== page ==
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Flashcards in Vestibular Disorders Deck (60):

Vestibular system is a key _____ receptor



VS is sensitive to:

1. head movement
2. head position
3. effect of gravity


Function of VS

1. detect movement
2. maintain gaze stability during motion
3. maintain balance


When not functioning properly, what other systems compensate and what is the main impairment

Visual and SS compensate (body must learn this)
balance is an issue


What are the peripheral parts of VS?

Labyrinth! = 3 SC canals and otolith (saccule + utricle)


What type of movement/position does the otolith (saccule and utricle) respond to?

static positions
linear acceleration


What type of movement/position do the semicircular canals respond to?

Angular head movements
Anterior = head nod (tilt in sagital plane)
Posterior = head tilt (tilt in frontal plane)
Horizontal = head turns (tilt in transverse plane)


What is the pathway of information transmission from SC canals --> brain?

endolymph in SC canal moves --> hair cells moved in opposite direction --> sends info to cortex --> stabilizes eyes to target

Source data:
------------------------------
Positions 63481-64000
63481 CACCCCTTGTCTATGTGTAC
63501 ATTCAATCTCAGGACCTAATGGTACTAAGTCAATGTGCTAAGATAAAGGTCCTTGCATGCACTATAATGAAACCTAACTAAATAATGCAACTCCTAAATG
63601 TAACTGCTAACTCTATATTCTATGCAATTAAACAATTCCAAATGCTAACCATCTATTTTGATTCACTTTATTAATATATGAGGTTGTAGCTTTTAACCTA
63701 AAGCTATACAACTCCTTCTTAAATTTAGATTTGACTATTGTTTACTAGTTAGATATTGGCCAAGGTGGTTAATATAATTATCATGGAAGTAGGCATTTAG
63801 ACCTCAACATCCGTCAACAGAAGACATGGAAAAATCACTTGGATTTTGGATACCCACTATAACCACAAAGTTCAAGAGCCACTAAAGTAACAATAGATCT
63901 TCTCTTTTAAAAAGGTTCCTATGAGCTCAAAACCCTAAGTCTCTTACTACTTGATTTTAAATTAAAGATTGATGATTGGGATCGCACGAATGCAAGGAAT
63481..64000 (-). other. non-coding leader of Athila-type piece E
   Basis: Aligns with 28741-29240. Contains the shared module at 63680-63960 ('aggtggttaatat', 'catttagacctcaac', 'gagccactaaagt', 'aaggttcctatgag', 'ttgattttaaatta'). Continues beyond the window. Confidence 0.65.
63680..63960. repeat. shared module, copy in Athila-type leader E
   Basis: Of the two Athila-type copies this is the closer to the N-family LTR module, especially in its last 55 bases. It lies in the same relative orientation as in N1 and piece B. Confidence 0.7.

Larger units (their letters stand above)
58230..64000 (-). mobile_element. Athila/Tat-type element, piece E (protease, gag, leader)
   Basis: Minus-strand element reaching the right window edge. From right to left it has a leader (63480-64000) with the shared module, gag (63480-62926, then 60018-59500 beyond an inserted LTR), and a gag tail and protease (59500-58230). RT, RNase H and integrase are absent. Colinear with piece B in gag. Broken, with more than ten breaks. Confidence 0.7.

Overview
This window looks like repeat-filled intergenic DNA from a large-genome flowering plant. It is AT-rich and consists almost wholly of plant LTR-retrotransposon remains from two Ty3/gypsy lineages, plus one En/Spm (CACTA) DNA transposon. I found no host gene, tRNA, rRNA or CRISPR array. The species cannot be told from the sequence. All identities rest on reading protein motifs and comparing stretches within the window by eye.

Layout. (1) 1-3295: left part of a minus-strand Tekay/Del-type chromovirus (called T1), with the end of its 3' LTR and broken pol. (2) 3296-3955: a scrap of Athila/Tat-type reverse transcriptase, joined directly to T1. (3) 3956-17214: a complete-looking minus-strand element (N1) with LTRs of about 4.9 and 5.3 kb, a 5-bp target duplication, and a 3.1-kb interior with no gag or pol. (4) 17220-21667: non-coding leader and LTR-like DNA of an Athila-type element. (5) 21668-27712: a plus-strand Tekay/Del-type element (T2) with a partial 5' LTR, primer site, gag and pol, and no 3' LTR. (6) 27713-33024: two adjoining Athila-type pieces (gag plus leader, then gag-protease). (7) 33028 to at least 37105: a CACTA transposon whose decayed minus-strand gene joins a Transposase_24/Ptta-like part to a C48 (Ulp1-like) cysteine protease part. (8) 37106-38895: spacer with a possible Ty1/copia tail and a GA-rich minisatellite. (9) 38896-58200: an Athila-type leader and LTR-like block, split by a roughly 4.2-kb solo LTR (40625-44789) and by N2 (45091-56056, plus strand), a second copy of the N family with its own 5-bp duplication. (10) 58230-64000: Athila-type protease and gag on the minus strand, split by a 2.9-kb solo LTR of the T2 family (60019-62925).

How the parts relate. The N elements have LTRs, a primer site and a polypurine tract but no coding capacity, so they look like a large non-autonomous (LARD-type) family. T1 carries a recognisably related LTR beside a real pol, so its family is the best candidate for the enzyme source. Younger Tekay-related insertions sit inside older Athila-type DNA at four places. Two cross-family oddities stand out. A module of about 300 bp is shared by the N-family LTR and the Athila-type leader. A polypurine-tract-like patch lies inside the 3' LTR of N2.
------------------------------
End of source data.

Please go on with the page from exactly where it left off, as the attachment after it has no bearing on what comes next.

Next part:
Push-Pull Phenomenon

Activation of SC canal on one side inhibits SC canal on other side
*i.e. head turn to right = activation R horizontal SC canal (don't move eyes here) + inhibition of L horizontal SC canal (turn eyes that way)


Central structures of VS

1. cochlea nerve and vestibular nerve (inflammation/injury to one can cause issues with the other)
2. Facial nerve (issues here can cause issues in chochlea or vestibular nerve)
3. Cerebellum (inhibition or facillitation of VOR)


Lesion in central v peripheral structures (recovery time)

longer recovery time for central lesions- pt must learn compensation strategies


Corrective saccade